SACRAMENTO – A new state law effective Sept. 1 will make it illegal to dispose of home-generated hypodermic needles and other medical sharps waste in the trash, home recycling containers, or green waste containers. The number of sharps disposed of annually exceeds 300 million in California, and 3 billion nationwide.
Many of these needles are improperly stored and then placed in landfills or recycling centers, or flushed down toilets where they present a substantial risk to children, workers and the general public.
This material poses a serious health risk to workers who collect and sort waste: it can poke through clothing, including boots and heavy gloves. The workers can be exposed to pathogens such as HIV and hepatitis from the needle users or pathogens that adhere to the needle from the surrounding trash. The new law will prohibit needles in any household waste, including recycling or green waste bins.
“Proper disposal of sharps waste is a critical step to ensure the health and safety of Californians who use and work around these items every day,” said Board Chair Margo Reid Brown. “Having proper disposal procedures in place and more facilities to handle them will reduce dangerous and potentially hazardous waste from entering our landfills or causing a public safety threat.”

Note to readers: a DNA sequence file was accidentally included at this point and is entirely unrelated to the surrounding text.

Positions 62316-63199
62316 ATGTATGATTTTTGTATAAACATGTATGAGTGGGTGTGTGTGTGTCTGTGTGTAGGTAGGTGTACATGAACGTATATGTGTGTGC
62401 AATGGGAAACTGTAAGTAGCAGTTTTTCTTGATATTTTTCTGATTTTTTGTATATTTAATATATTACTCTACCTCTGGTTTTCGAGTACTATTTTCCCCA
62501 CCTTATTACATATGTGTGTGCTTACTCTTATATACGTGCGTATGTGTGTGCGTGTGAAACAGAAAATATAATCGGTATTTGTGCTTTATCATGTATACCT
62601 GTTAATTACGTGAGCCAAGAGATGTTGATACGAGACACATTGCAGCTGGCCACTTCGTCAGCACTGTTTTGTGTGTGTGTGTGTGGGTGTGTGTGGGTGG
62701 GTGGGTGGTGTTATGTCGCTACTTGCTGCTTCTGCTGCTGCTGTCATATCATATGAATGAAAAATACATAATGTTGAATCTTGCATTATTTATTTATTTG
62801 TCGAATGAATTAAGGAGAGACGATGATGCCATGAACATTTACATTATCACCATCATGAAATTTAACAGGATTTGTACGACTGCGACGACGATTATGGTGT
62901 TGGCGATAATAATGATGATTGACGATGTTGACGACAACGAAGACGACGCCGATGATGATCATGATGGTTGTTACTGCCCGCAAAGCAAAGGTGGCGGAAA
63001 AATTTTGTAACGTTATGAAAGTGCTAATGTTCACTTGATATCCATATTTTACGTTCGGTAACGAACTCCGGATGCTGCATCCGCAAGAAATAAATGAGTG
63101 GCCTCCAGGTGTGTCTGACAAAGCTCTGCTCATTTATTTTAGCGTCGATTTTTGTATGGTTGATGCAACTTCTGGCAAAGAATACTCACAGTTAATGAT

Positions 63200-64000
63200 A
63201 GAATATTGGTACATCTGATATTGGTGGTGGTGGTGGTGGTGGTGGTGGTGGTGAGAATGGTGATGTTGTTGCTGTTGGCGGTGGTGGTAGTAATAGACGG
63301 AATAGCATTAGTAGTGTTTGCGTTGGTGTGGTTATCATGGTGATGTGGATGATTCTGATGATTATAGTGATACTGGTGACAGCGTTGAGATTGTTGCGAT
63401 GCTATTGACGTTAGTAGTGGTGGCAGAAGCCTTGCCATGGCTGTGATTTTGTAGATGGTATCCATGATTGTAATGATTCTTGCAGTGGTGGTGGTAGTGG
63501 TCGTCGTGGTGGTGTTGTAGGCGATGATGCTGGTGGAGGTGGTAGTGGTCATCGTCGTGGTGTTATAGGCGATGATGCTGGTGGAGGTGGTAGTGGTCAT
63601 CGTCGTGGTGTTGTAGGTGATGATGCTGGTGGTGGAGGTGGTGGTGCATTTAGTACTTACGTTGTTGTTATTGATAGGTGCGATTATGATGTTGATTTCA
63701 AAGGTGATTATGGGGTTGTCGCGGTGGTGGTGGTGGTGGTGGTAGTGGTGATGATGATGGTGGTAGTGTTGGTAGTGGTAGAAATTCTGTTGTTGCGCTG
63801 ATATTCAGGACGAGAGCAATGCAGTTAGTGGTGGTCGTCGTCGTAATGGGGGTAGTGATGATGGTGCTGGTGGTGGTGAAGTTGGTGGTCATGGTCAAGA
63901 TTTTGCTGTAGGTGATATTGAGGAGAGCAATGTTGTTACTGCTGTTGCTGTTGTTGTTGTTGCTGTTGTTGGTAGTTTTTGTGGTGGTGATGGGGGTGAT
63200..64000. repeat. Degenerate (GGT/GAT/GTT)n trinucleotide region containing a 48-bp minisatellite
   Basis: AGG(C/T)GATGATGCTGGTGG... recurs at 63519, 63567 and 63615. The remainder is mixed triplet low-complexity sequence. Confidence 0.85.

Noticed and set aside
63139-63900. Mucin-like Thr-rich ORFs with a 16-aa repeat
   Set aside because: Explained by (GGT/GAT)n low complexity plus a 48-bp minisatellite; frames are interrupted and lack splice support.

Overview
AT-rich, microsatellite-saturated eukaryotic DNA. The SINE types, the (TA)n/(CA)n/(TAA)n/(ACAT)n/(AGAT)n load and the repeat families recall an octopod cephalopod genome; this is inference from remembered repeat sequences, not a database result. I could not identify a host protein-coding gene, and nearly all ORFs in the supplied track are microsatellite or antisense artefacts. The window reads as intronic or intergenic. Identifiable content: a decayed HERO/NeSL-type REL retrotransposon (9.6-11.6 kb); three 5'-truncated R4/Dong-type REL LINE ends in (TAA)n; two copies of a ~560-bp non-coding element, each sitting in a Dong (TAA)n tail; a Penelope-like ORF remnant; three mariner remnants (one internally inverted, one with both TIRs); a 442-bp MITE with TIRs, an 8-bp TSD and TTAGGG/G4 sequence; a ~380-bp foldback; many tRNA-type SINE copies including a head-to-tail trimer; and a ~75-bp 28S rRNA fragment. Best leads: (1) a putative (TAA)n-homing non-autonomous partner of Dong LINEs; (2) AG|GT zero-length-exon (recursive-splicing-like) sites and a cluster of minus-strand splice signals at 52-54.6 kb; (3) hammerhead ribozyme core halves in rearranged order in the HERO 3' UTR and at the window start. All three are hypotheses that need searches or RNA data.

Outreach components include mailers being sent to 6,000 pharmacies statewide with information about the law and asking their participation as sharps collection centers; an online database is being compiled where the public can find nearby collection centers; and outreach materials are available in English and Spanish.
In addition to prohibiting the disposal of sharps waste in the trash, the Medical Waste Management Act requires home-generated sharps to be placed in approved containers for transport and disposal. Home-generated sharps should not be disposed of in bleach bottles, soda containers, or detergent containers. Instead, users should store the sharps waste in red bio-hazardous containers for easy identification.
Bio-hazard containers are available for purchase by consumers. Additionally, some jurisdictions have containers available at no cost. Information can be found at county health Web sites.
Bio-hazard containers can be disposed of by being taken to a local Household Hazardous Waste Facility; a Medical Waste Generator Facility (hospitals, clinics or doctors’ offices); an approved home-generated sharps waste collection location or shipped through a mail-back program.
To find a location to properly dispose of home-generated sharps, go to the California Integrated Waste Management Board’s Medical Waste Disposal Directory at:
For more information on sharps, go to